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Studying complex social systems with online games

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EBDW03 - Integrating quantitative social, ecological and mathematical sciences into landscape decision-making

Controlled experiments with human subjects provide causal answers to questions that are otherwise difficult to address with observational methods. Specifically, laboratory experiments have been crucial for improving our understanding of individual behavior. Nowadays, online experiments allow us to scale up and also study collective behavior, group-level phenomena, and complex-system dynamics such as positive feedback loops, tipping points, path dependency, and self-organization. To demonstrate the potential of this method, I will present a project that uses an online game to study how differently endowed individuals who interact with each other can produce fair outcomes. We juxtapose fairness mechanisms that individuals employ – generosity, reciprocity, and inequity aversion – with competing concepts of societal fairness – meritocracy, equality of opportunity, equality of outcomes, and Rawls’ theory of justice. The work illuminates which interventions will work better for a specific desired outcome in a company, organization, school, or community. The game and method can be adapted to study topics as diverse as urban segregation, rural development, and immigrant integration.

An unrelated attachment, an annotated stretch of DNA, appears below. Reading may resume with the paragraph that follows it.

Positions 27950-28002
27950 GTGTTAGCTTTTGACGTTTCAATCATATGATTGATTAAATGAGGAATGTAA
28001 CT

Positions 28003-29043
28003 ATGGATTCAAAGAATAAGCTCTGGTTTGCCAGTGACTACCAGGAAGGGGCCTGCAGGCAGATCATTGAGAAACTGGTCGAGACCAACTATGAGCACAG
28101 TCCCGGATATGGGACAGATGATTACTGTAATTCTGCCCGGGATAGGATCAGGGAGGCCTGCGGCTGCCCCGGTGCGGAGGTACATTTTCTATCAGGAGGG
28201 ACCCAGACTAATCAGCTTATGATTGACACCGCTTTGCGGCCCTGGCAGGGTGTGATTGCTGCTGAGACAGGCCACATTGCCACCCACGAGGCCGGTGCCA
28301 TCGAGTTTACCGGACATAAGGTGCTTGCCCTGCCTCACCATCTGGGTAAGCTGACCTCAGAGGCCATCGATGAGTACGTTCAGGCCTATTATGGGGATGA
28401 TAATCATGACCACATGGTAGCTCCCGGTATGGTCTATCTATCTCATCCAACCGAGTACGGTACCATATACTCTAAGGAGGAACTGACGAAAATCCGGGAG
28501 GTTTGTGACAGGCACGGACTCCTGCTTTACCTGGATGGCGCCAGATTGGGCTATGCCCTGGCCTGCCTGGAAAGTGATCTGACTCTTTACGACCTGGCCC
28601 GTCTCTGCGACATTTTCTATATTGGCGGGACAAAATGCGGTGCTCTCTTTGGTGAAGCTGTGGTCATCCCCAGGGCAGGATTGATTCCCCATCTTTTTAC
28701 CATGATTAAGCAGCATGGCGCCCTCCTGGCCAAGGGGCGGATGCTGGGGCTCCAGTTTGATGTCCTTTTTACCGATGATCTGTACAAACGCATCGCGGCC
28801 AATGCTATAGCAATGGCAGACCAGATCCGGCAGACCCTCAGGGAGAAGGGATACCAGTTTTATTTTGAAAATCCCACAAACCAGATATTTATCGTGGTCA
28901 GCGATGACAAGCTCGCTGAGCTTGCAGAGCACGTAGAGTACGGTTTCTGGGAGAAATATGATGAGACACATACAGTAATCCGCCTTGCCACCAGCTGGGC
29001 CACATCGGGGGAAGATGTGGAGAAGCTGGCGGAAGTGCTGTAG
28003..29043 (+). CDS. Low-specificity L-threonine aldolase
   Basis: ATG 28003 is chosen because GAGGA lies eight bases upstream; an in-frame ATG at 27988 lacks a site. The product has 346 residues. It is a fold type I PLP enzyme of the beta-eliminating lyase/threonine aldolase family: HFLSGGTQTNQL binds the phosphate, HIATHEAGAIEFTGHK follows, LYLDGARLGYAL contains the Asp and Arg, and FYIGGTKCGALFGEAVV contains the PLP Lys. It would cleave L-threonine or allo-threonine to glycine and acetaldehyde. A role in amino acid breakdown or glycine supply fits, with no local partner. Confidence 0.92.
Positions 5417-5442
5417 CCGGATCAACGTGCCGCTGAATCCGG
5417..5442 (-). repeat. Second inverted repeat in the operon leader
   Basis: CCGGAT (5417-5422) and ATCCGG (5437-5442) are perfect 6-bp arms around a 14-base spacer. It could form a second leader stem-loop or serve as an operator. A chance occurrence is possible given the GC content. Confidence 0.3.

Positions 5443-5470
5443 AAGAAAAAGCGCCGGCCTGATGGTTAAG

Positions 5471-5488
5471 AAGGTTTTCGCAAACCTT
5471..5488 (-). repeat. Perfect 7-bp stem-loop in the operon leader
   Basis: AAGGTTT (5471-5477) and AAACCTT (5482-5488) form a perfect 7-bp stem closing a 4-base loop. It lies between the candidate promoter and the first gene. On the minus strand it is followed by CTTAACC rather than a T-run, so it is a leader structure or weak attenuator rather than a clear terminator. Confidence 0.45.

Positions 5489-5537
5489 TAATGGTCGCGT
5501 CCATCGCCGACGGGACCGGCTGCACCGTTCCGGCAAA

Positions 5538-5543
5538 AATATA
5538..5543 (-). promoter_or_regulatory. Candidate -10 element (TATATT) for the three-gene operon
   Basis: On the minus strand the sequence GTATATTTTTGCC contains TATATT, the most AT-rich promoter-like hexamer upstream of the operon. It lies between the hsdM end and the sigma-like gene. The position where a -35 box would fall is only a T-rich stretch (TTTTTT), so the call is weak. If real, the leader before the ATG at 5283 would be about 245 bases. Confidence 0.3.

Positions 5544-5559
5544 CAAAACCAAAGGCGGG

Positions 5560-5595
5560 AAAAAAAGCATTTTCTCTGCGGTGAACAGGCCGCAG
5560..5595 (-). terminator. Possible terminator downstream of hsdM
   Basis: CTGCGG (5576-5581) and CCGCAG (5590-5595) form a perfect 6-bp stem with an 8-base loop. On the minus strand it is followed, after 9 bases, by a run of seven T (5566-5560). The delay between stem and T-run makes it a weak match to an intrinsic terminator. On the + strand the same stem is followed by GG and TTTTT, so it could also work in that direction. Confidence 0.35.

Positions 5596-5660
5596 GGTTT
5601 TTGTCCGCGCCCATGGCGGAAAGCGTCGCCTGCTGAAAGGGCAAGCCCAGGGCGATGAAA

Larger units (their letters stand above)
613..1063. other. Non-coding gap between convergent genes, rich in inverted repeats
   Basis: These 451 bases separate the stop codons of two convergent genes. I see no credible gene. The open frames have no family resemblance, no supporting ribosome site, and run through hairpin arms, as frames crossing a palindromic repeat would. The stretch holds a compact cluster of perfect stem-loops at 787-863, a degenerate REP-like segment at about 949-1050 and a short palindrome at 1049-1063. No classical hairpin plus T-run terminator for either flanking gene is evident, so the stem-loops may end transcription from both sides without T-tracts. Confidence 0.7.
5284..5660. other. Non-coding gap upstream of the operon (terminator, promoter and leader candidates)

This talk is part of the Isaac Newton Institute Seminar Series series.

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